Which put me in mind of this cartoon which you may have seen . . .

When the remote gets too close, what is close becomes remote. —Gunther Anders, The Obsolescence of Man

Larchet, Jean-Claude. The New Media Epidemic (p. 47). Holy Trinity Publications. Kindle Edition.

For it is our inattention to that which is nearest to us . . . that is God who is closer to us, than we are to ourselves. Perhaps this is why Jesus is called the stumbling stone?

For most of the time we spend in our ‘self-conscious’, and this is a form of remoteness, of alienation from others – and from ourself. There is no one more lonely than the self conscious individual – – –

We confuse our thoughts with our self. And you don’t have to be sat in front of a computer to do this. Have you ever, or perhaps this should be have you never had an imaginary conversation with someone, putting them right in your head? Or working though why you were so right and they were so wrong? Or or or . . . there are so many possibilities, so many ways in which we are distracted, and when we are distracted, we are as it were away from home . . . so the prodigal son is ‘living his dream’ . . . he needs to come home – the elder brother is similarly living a resentment story in his head, and is alienated from his father who is closer to him that he is to. Himself . . .

Saints, simply put, are those who know they are at home in God – those who have heard God’s call to be saints and respond are awaken to their home in God. They have come to the depths of their heart, and are learning to live from the deep wellsprings of life which flow from their, they have uncovered long neglected wells . . . wells of the very life of the one who is at the heart of all things . . .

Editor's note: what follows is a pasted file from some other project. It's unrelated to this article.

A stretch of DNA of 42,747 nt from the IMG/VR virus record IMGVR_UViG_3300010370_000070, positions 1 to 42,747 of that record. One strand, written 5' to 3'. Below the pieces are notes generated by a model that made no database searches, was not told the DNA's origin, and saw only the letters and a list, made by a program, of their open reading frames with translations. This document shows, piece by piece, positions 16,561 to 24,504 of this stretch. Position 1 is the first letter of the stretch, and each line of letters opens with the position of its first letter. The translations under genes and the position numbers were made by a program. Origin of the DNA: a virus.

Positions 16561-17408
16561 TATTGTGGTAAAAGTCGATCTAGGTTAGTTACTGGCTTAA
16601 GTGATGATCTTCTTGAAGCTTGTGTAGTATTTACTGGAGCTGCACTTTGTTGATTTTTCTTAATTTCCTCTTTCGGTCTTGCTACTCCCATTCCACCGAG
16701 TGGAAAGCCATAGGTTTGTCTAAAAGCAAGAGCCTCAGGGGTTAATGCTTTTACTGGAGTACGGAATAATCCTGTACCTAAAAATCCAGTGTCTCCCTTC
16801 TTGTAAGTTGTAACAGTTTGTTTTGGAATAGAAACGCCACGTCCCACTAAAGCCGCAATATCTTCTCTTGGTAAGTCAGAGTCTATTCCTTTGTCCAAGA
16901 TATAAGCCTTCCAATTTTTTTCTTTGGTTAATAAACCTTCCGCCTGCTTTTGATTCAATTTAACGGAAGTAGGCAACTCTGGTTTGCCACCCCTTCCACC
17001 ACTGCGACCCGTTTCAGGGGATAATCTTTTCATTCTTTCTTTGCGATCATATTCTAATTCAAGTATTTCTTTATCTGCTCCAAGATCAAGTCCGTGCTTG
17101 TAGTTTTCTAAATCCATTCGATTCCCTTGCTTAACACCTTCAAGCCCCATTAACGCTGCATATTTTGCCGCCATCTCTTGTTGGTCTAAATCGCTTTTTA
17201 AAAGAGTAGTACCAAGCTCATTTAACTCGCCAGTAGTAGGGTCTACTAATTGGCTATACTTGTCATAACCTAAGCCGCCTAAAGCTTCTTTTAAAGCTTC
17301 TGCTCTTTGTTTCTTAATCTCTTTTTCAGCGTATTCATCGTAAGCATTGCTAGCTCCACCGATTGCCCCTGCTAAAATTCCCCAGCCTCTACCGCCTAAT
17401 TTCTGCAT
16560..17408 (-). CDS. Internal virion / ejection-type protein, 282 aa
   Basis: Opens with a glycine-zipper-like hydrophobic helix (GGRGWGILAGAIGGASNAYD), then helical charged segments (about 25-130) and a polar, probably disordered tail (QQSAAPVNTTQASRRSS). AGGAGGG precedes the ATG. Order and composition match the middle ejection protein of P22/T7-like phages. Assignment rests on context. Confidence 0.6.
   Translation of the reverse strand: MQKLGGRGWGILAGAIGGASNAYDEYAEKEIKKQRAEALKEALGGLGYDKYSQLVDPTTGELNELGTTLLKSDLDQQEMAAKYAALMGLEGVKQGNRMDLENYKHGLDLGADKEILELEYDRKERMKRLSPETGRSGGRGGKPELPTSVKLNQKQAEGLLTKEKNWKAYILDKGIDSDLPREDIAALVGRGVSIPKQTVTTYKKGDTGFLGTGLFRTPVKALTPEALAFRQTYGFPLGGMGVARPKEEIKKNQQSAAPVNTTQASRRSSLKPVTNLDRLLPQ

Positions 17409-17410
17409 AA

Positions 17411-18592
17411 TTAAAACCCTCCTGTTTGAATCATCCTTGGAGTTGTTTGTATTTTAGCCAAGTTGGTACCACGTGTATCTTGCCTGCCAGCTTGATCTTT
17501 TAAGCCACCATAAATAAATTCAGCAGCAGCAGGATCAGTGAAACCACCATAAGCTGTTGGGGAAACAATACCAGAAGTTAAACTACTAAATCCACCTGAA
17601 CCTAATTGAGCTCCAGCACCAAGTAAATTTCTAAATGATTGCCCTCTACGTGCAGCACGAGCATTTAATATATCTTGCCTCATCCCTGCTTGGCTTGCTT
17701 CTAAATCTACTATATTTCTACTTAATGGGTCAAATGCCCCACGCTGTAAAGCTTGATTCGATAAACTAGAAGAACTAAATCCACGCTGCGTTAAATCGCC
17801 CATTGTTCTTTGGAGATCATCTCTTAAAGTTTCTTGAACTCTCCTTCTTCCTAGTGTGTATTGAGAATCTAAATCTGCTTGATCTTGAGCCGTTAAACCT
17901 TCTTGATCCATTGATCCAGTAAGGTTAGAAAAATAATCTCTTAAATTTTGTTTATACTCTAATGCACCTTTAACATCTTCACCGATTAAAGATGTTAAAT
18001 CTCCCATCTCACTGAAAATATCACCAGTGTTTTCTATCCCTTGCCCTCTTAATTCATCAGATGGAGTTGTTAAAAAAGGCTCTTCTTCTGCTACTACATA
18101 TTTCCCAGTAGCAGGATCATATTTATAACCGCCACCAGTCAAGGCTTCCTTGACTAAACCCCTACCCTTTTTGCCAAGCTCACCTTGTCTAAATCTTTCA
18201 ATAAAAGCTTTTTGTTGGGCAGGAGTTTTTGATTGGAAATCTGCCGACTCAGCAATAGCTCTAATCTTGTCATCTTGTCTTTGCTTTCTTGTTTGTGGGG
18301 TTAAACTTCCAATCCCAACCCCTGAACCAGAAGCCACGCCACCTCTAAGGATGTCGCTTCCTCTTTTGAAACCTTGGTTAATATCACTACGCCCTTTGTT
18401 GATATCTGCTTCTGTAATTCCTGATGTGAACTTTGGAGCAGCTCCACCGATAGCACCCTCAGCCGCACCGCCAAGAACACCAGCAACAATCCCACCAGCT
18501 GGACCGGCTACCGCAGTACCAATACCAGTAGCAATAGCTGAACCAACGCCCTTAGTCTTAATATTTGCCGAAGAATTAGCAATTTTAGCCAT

So, the blessed are essentially the empty, those who do not have to dig deep to find God in their life, for they have little with which to hide themselves from him . . . you can think of possessions etc as fig leaves. Whatever fills our heart dan minds is God to us, for it fills the space that our lives are created to be, for God

These Blesseds of the Beatitudes are the empty, those poor in Spirit, they do not think themselves to be holy and righteous, those mourning, who have lost, those who are gentle who do not grasp to acquire, but are open to receive life as gIft, those who are pure in heart, who are not preoccupied with their many things of their busy life, those who are hungering and thirsting for this Life . . .

Finally the Saints Cry out “Salvation belongs to our God who is seated on the throne, and to the Lamb!”
This is a cry of realisation – their healing, their life their salvation comes from God and the Lamb – little if anything blinds their sight, they know the source of life. To Know God, To Know Jesus IS Eternal Life

We are all called to be saints – to dig deep into God – to know and to live from his life which is present in the depths of our being